Hannity Accused Of Stealing His Legal Strategy From ‘Breaking Bad’

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More than a couple of folks urged that was the case on Monday after the Fox News host insisted that he was by no means represented by lawyer Michael Cohen. President Donald Trump’s private lawyer is at the moment on the coronary heart of a federal investigation.

Earlier within the day, Cohen’s group of legal professionals tried unsuccessfully to guard the id of a “thriller” shopper, who turned out to be Hannity. After the information broke, Hannity stated on his radio present: 

“I by no means gave him a retainer. Never paid any charges. I’ll have handed him $10 as soon as. I requested attorney-client privilege with him, and assumed our conversations can be confidential, however they’ve by no means concerned any matter with him and any third occasion.”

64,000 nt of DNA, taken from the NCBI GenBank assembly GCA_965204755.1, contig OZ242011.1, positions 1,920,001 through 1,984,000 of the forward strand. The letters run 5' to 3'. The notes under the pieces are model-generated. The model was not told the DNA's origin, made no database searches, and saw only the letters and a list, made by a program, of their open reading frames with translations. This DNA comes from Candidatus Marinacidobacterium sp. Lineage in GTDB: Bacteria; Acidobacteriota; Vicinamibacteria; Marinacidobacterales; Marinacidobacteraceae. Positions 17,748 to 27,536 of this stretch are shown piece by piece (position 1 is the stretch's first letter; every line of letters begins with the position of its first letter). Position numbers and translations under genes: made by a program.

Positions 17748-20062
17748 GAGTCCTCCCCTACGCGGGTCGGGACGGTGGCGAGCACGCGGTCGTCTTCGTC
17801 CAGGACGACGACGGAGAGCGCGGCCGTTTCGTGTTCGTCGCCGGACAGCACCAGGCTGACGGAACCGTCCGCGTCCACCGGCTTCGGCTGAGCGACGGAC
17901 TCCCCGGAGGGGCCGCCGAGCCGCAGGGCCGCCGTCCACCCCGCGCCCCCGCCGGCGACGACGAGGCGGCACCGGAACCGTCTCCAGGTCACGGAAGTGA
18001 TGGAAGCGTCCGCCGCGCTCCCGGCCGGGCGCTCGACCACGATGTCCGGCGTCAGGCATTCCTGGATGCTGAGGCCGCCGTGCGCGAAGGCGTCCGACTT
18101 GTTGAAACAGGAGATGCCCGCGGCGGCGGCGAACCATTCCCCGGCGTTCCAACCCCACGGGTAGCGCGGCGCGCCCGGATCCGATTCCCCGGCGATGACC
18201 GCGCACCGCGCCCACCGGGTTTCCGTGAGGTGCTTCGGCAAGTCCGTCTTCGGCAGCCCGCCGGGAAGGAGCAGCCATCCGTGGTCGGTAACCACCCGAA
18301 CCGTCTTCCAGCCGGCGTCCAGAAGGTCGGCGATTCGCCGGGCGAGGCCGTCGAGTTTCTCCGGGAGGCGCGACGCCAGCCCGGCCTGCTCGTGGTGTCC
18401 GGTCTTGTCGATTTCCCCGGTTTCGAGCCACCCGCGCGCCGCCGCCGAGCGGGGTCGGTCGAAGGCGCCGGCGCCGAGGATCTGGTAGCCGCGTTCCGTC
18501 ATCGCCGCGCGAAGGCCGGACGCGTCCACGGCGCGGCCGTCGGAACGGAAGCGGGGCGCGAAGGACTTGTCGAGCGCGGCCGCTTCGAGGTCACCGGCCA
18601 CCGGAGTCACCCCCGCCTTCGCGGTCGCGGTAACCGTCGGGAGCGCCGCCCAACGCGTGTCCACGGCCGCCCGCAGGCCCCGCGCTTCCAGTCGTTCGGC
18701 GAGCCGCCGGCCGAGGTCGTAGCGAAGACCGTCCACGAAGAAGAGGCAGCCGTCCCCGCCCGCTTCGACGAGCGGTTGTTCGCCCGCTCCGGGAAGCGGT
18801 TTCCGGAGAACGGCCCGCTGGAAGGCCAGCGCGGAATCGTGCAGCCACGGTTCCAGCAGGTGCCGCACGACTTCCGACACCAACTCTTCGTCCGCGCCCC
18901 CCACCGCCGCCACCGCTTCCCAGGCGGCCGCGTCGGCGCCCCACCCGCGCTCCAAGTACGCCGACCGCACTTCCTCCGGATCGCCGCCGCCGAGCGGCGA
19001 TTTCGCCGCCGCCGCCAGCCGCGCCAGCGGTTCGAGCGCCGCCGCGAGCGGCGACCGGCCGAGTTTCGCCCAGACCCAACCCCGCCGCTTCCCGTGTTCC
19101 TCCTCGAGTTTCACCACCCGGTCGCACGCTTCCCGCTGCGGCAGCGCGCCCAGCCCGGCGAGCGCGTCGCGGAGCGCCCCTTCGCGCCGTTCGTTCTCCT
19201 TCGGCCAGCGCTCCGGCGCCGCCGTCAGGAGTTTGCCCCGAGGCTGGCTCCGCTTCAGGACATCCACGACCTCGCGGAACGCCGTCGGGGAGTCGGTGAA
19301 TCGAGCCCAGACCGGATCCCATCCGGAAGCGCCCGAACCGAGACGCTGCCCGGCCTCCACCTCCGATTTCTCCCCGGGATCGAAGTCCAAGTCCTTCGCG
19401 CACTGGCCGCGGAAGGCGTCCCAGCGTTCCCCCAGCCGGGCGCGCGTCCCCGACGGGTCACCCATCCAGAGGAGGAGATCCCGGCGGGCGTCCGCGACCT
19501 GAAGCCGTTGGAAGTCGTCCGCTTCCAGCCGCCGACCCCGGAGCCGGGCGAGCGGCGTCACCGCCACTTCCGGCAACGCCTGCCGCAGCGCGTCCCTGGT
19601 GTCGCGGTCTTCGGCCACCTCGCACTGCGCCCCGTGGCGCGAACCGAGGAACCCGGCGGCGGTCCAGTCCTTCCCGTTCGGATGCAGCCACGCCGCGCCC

The line about how he “might have” given Cohen $10 to achieve “attorney-client privilege” was what captured folks’s consideration. While cash is mostly not a requirement for invoking that privilege, the notion persists in fashionable tradition and has been used as a plot gadget on quite a few TV applications, together with “Breaking Bad.” 

In the second season episode titled “Better Call Saul,” lawyer Saul Goodman (Bob Odenkirk) ― who would later star in his own show by that title ― urged Walt (Bryan Cranston) and Jesse (Aaron Paul) to “put a dollar in my pocket” to make sure attorney-client privilege. That had folks questioning if Hannity’s personal authorized notions got here from TV exhibits:


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